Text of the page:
Follow these steps to remove unsightly, damaging brake dust from alloy wheels, and prevent future build up.
We’ve all seen, and maybe even driven, THAT vehicle before—the one with a telltale build up of reddish-brown or black brake dust obscuring the metal wheels’ once smooth, shiny surface, making it look as though it hasn’t been detailed in months.
Brake dust doesn’t just look bad. If allowed to build up on the wheel, it can also damage the wheel’s surface by permanently pitting it. And no amount of elbow grease using just ordinary soap and water is going to remove brake dust either. That’s ok though, because you can remove brake dust quickly and almost effortlessly using a brake dust cleaner or brake dust remover. Here’s how.
This is a good project for new DIYers
Learning how to clean steel or alloy wheels’ brake dust is fast and easy, and takes about 15 minutes per wheel.
Start by making sure the vehicle’s wheels are cool to the touch and are out of direct sunlight. They'll stay cooler that way and won't dry before you're done cleaning.
Rinse the wheels with the hose and water to remove heavy dirt and debris. This will also prevent the dirt from scratching the wheel’s surface during cleaning.
You should've already selected a brake dust cleaner for rims based on whether you have steel rims, alloy, or ones with a clear coat. Read the wheel cleaning fluid’s label to ensure it’s safe for the type of wheels you’re cleaning, and to find out how long to let the wheel cleaner work its magic before you start scrubbing the wheel.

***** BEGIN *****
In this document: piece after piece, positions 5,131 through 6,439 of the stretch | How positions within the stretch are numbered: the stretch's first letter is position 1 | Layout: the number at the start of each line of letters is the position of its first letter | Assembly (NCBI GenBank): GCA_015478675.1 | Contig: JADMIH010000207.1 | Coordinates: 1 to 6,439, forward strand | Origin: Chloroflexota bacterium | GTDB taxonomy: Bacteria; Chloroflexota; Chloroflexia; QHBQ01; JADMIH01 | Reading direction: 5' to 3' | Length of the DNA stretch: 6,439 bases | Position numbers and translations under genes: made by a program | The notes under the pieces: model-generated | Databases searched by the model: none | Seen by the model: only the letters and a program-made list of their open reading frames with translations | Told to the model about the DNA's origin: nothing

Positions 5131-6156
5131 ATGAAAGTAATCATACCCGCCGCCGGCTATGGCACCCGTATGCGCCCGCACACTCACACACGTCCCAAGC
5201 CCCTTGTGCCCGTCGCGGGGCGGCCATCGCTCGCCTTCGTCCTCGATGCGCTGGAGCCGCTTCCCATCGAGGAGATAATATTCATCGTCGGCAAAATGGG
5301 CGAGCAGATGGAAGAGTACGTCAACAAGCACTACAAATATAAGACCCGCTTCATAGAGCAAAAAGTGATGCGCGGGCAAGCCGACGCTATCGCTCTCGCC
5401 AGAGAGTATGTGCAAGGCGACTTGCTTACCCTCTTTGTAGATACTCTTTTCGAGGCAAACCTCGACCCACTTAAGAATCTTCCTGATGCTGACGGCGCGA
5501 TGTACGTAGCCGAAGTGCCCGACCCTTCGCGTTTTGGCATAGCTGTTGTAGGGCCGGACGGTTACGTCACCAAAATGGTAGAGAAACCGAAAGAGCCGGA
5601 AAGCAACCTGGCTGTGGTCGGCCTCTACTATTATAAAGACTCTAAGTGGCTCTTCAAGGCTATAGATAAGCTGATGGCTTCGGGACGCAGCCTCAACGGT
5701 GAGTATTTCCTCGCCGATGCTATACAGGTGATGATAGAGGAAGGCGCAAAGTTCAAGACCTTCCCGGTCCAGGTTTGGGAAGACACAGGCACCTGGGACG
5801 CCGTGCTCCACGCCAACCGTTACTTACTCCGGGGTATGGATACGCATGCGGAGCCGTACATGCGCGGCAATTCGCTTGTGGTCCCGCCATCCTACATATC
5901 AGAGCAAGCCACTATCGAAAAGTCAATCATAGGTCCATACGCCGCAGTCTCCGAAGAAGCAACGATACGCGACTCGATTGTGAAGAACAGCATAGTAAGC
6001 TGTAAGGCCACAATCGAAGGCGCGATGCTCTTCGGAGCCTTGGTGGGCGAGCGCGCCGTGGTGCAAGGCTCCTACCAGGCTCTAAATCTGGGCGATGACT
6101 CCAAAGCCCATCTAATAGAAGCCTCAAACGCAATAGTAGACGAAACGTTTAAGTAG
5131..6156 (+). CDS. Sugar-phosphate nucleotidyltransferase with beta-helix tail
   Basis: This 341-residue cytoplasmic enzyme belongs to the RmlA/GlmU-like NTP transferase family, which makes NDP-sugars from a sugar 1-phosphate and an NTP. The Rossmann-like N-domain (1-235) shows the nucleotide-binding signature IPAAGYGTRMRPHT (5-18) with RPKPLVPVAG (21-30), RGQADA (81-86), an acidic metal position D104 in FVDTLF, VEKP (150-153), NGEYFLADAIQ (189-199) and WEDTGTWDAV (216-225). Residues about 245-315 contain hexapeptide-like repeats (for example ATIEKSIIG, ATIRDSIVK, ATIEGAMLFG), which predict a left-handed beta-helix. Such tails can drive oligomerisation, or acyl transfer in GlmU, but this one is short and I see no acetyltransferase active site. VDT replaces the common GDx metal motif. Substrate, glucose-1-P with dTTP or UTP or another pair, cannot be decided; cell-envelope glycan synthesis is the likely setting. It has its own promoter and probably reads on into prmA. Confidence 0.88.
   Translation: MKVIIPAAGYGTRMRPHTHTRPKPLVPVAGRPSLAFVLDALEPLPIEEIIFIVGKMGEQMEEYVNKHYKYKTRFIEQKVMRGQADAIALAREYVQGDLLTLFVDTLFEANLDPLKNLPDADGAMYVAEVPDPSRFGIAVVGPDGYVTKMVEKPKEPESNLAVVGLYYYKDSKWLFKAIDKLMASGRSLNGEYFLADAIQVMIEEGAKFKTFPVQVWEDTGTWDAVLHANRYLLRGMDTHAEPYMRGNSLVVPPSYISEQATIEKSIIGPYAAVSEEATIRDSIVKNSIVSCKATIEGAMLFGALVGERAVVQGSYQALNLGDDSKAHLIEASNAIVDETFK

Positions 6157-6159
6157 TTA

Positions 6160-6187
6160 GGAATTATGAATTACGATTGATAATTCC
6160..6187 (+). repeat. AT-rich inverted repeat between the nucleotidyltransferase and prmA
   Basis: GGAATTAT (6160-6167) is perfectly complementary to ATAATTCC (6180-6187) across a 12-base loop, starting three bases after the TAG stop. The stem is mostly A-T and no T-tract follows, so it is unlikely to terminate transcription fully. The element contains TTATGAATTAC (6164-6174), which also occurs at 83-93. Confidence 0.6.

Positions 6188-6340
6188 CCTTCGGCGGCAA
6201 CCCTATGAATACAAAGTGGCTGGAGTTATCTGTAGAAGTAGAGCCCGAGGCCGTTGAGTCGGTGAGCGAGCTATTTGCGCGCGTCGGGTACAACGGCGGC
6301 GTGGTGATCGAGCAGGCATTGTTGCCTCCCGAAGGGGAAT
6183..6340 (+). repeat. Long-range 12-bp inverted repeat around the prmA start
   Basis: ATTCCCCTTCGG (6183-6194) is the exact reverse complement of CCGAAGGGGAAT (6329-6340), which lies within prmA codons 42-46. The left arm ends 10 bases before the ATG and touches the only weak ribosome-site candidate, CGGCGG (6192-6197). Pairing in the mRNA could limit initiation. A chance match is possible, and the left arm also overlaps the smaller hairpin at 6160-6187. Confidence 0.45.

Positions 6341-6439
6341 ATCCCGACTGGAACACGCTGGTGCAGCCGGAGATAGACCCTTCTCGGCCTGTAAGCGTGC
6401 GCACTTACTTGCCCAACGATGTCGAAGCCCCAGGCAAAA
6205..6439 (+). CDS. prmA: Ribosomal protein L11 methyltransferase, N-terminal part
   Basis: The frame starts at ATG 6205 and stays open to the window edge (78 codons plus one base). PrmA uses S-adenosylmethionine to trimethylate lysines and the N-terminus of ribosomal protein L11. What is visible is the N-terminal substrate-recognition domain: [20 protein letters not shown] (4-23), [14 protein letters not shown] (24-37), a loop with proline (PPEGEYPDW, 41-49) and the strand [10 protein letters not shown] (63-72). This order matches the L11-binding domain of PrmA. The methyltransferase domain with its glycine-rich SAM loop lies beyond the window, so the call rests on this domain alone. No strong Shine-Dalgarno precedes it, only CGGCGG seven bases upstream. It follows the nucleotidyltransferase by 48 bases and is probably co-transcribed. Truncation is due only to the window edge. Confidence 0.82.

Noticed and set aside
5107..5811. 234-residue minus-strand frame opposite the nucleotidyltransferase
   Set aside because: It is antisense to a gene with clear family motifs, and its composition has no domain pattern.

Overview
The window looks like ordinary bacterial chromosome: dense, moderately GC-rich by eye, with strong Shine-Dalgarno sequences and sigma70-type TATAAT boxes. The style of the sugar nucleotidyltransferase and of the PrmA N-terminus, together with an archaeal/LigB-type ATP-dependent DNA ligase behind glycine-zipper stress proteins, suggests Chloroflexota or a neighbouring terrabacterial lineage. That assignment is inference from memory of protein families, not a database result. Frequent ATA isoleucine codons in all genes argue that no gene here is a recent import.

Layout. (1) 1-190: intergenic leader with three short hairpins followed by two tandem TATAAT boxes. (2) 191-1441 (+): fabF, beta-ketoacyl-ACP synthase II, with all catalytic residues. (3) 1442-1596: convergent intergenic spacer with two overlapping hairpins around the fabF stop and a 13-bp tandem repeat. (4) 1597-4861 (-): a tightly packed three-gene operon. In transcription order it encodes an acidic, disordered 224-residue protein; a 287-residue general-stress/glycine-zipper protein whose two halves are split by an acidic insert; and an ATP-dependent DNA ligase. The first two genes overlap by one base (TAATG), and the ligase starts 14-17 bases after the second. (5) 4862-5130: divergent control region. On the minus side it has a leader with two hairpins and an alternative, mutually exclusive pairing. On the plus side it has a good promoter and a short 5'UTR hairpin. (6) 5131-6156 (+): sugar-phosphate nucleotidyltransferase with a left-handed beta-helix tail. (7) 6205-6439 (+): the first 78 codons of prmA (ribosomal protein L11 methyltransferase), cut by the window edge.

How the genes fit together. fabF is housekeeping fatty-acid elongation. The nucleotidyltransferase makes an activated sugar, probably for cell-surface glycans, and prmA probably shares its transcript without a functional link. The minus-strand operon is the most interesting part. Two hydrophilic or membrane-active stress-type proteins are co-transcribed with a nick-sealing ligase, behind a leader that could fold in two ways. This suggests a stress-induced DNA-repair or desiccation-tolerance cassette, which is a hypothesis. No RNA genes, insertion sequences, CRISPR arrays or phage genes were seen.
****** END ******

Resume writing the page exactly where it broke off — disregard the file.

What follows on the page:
Spray one wheel with the cleaner and allow it to soak for the designated length of time. Almost immediately you’ll notice the brake dust start to break down and run off the wheel.
Using a soft-bristle brush, brushes of different sizes and/ or a washing glove mitt, gently scrub the wheel’s surface, including between the spokes and around the tire valve stem, to remove brake dust. You'll need a brush that's stiff enough to get the job done effectively, but still soft enough to not damage the wheels' finish.
Rinse the wheel with the hose and water. Now that it’s clean you may notice that you missed some brake dust. If so, repeat steps four through six.
Dry the wheel using a clean rag.
Once you’re satisfied with the wheel’s appearance, and it’s completely dry, apply a layer of vehicle wax to the wheel surface, following the wax manufacturer’s directions. The wax helps prevent brake dust build up and makes it much easier to remove during future cleanings.
And there you have it—clean, protected wheels in under an hour!
The best wheel cleaner for brake dust is a matter of personal preference. Most important is to pick one that’s safe for your wheels’ finish.
Have a variety of brush sizes on hand for cleaning in and around hard-to-reach spots on the wheel. You may find crevices and other areas that are tight enough that you'll need a toothbrush.